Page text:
Economic class syndrome: epidemiological features and preventive measures - GreenMedInfo Summary
[Economic class syndrome: epidemiological features and preventive measures].
Ig Sanita Pubbl. 2011 Mar-Apr;67(2):169-89. PMID: 21654863
Dipartimento di Sanità Pubblica, Università degli Studi di Parma, Italy. firstname.lastname@example.org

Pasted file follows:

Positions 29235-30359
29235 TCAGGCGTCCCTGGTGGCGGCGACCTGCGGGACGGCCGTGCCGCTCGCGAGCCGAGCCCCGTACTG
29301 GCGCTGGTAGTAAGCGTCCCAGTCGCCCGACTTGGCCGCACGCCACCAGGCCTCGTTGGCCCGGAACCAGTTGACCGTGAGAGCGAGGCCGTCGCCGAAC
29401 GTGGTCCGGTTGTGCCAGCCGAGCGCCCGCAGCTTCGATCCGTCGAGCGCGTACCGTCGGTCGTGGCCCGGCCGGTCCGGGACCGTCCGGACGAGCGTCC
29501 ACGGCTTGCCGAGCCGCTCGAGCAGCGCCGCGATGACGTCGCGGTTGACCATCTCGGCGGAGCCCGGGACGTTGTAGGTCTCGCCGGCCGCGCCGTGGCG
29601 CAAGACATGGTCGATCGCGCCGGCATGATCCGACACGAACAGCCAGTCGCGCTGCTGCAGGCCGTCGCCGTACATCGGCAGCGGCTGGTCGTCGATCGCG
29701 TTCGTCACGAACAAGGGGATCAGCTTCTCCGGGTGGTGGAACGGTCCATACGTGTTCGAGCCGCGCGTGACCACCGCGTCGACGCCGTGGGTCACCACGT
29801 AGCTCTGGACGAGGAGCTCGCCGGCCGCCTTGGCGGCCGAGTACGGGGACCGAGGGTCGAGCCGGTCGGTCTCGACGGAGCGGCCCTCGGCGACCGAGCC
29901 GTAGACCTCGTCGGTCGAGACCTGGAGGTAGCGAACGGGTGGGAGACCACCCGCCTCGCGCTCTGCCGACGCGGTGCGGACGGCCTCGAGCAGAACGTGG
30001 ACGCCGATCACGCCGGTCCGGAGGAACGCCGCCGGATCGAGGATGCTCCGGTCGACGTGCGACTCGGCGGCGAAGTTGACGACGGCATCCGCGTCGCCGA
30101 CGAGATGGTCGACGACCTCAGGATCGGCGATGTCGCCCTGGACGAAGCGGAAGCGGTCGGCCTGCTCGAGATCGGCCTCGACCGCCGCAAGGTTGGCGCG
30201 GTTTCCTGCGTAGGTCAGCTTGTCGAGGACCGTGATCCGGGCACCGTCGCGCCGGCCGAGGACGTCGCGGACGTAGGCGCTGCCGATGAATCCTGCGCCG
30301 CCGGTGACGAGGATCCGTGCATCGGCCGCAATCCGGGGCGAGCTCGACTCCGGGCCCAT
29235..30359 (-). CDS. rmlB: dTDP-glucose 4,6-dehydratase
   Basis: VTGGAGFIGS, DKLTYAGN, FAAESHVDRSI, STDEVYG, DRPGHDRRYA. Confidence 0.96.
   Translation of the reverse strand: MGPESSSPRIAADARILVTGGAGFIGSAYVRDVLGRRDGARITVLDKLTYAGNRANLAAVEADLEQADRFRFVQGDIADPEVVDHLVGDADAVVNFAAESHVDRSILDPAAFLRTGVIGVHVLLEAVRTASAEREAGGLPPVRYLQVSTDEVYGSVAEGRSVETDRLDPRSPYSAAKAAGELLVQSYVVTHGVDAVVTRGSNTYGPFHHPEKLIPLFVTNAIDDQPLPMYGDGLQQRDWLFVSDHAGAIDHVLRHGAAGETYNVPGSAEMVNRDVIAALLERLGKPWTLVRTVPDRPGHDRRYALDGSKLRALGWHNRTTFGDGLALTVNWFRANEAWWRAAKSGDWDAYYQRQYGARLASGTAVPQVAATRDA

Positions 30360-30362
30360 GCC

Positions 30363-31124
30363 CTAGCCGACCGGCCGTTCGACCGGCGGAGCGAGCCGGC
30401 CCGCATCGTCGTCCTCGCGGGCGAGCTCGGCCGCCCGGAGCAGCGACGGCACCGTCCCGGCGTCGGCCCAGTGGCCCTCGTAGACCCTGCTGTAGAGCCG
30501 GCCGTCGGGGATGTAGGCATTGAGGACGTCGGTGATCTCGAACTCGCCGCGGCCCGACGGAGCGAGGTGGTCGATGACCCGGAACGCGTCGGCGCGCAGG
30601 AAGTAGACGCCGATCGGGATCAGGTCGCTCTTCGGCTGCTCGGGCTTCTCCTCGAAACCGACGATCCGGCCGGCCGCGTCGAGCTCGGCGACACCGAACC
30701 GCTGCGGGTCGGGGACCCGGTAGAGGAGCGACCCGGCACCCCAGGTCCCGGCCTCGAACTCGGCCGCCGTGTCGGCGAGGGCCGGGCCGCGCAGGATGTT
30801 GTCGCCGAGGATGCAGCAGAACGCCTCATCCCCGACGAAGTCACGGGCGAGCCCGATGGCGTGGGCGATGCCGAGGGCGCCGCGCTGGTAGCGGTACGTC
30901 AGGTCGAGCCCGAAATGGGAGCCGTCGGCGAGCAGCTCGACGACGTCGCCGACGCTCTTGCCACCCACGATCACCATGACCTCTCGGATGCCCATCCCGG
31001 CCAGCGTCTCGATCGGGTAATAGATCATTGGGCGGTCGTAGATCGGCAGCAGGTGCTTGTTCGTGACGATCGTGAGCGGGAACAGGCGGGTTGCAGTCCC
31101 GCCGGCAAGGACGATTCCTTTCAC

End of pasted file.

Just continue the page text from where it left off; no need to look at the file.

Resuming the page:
The term"economic class syndrome"is generally used to describe the occurrence of venous thromboembolism (VTE) in travelers after long-distance airline travel in economic class. However, cases of VTE have also been reported in business class travelers and in subjects exposed to prolonged periods of immobilization while using other forms of transportation such as automobile, train, and bus. VTE manifests with deep vein thrombosis and pulmonary embolism but may also present with less severe, reversible manifestations such as headache, vertigo, and respiratory symptoms. Epidemiological studies have shown that the risk of VTE doubles following airline travel lasting longer than four hours. The risk of VTE increases with increased duration of air travel even in the presence of multiple stop-overs. In subjects with known risk factors, incidence of VTE depends on the degree of risk (low, medium, high) and on the duration of the flight. The main factor leading to VTE is prolonged immobilization and the pathogenesis is based on Virchow's triad: venous stasis, vessel wall injury, and hypercoagulability of blood. Specific characteristics of airline travel such as jet lag, low air quality and dehydration may increase the risk of VTE with respect to other forms of travel. This article discusses epidemiological aspects and pathogenesis of travel-related VTE and prophylactic measures that should be undertaken.